Fans of historically accurate war miniatures games have been waiting a long time for the Total War: Rome board game. This tabletop experience, officially licensed by the beloved PC games published by Sega, has repeatedly announced its dedication to authenticity and complexity that the source material has known for, even announcing several tantalizing expansions. But it seems that everyone will need to be a bit more patient since the publisher has announced a delay for the game's crowdfunding campaign.
The announcement came from PSC Games' official Facebook page. To quote, "We’ve made the decision to push back crowdfunding for Total War: Rome: The Board Game, from November 30th to January 17th. We want to make sure this is the best possible Total War game we can deliver and we’re still working through some behind-the-scenes tasks to ensure this, as well as making the Gamefound crowdfunding campaign as good as it can be for everyone!"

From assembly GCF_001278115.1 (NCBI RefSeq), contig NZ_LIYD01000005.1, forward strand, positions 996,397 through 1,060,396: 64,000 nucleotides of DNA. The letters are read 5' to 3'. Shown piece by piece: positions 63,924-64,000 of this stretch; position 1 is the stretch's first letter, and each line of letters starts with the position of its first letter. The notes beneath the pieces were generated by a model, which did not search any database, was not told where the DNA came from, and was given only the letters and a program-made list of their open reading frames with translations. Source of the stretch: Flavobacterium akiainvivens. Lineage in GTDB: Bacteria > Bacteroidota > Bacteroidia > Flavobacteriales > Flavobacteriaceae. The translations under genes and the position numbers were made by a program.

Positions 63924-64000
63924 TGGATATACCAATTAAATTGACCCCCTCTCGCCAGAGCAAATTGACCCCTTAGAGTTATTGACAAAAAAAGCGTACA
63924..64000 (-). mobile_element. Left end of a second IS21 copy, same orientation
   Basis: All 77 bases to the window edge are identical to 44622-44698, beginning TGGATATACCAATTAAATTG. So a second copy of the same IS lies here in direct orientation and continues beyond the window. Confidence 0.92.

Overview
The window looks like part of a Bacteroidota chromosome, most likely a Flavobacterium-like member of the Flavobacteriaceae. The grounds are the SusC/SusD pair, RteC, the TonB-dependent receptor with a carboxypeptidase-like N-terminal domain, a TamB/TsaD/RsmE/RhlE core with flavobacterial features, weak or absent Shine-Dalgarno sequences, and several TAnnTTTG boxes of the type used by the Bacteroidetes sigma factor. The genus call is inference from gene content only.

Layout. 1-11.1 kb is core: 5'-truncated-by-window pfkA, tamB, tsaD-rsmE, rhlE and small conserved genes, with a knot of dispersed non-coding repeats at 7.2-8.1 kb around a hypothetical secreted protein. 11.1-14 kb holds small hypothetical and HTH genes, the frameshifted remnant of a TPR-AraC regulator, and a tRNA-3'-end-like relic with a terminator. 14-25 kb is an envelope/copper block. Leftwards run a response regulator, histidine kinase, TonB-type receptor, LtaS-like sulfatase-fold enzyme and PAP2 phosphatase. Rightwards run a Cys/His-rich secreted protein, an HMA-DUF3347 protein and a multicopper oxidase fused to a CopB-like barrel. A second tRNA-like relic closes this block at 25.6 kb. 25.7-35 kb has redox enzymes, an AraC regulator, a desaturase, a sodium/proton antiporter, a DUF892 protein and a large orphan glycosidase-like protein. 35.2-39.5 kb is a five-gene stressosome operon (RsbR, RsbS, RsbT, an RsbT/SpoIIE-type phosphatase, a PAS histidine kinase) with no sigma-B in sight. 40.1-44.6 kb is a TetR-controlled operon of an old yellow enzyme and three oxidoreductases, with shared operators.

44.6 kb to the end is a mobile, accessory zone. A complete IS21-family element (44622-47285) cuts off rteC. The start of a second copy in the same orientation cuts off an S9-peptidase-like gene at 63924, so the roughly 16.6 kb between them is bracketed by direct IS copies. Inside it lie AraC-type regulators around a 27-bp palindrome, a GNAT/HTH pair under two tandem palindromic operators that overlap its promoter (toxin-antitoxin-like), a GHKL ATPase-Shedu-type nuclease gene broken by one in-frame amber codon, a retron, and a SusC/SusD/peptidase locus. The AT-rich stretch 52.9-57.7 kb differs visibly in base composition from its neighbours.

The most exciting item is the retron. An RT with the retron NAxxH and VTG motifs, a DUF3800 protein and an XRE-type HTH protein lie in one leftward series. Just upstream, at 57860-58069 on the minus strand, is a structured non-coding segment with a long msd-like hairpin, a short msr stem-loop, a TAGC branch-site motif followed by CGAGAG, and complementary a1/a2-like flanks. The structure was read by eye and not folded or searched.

As for what kind of behind-the-scenes tasks needs to be handled for the Total War: Rome board game, PSC Games have remain tight lipped. However, the Facebook post does continue to discuss other elements of the game that are still being worked on. The first of these is the card artwork. After receiving community feedback from one of their Designer Diaries posts, the developers have decided to "seek alternative options," hoping to make the card work not just functional but visually appealing.
Second, they mention progress of the Total War: Rome board game's unique BattlePlay system. This is being promoted as a more in-depth combat card system for the game. It will include elements like tactics cards meant to help you feel like an actual Roman general leading your armies to victory.
While a two month delay for the Total War: Rome board game is a disappointment, the fact that it happened now does show temperance on the developer's part. Too many crowdfunding campaigns in the past have fallen into the trap of overpromising campaigns, going over budget, or just delivering something far below the expected standard of quality.